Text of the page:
What Standards are Used to Evaluate Physical Fitness?
Once test items have been selected and administered to measure physical fitness, the scores or results are compared to standards representing levels of fitness. In the BPFT, standards are expressed as general or specific. A general standard is one associated with the general population and a specific standard has been adjusted in some way to account for the effects of an impairment upon performance. Both are health-related and both may relate to physiological and/or functional health. General standards may be applied to the general population as well as to youngsters with specific disabilities. Specific standards are only provided for selected test items for individuals with disabilities.
When general standards are used, two levels generally are available: minimal and preferred. A minimal standard is considered an acceptable score and a preferred standard is meant to convey a good level of fitness that is more desirable. There are no levels associated with specific standards. In a few instances there is only one level of a general standard, i.e., a single general standard that is established to evaluate test performance. Where a single general standard is used, it conveys a good level of fitness.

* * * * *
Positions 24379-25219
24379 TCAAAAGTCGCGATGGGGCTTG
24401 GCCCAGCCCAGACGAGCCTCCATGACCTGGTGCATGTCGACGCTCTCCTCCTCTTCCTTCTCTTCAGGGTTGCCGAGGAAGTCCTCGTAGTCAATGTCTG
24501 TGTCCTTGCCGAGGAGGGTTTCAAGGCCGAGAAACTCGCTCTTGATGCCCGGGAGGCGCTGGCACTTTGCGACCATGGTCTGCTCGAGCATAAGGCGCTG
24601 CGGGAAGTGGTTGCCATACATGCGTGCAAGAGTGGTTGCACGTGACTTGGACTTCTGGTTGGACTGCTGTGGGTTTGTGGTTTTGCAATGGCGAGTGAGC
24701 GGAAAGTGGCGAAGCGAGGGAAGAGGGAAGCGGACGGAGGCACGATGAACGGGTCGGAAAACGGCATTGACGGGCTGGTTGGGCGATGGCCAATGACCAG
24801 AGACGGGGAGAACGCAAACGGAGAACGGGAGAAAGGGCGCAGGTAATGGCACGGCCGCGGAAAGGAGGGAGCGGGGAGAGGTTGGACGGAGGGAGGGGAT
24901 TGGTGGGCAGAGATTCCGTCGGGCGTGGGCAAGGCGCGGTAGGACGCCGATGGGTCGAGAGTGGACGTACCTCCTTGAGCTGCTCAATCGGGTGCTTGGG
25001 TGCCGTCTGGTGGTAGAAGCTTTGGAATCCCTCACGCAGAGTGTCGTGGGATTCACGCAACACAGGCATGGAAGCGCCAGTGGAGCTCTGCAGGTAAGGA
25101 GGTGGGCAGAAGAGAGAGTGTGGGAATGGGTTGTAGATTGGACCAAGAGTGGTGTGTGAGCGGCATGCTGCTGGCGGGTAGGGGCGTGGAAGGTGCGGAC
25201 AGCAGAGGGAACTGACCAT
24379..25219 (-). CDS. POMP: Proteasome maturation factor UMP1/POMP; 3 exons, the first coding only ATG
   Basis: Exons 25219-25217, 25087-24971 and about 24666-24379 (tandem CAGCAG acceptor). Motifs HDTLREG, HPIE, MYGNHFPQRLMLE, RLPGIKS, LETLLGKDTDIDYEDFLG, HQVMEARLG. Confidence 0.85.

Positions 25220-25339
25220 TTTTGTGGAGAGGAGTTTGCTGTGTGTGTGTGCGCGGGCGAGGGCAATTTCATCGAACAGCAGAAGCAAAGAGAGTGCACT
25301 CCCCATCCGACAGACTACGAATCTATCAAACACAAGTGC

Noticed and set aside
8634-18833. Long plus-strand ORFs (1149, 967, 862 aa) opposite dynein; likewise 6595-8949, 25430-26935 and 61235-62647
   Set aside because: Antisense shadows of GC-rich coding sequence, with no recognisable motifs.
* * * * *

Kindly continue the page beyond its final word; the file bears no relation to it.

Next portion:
Although not necessarily health-related, individualized standards may be developed in connection with the BPFT. An individualized standard represents a desired level of attainment set by a teacher or leader for and/or with the student which is designed to take the student from present level of performance toward a specific or general health-related standard. Individualized standards are typically recommended when objectives for improvement are needed but specific or general standards are not reasonably attainable.
Standards that have been established in connection with the BPFT have been developed using a variety of sources. Standards were attained from the Prudential FlTNESSGRAM, data collected and analyzed as part of Project Target, logic, and expert opinion. Persons interested in detailed information regarding the development of standards for the BPFT are encouraged to consult technical information provided by the authors (Winnick & Short, 1999).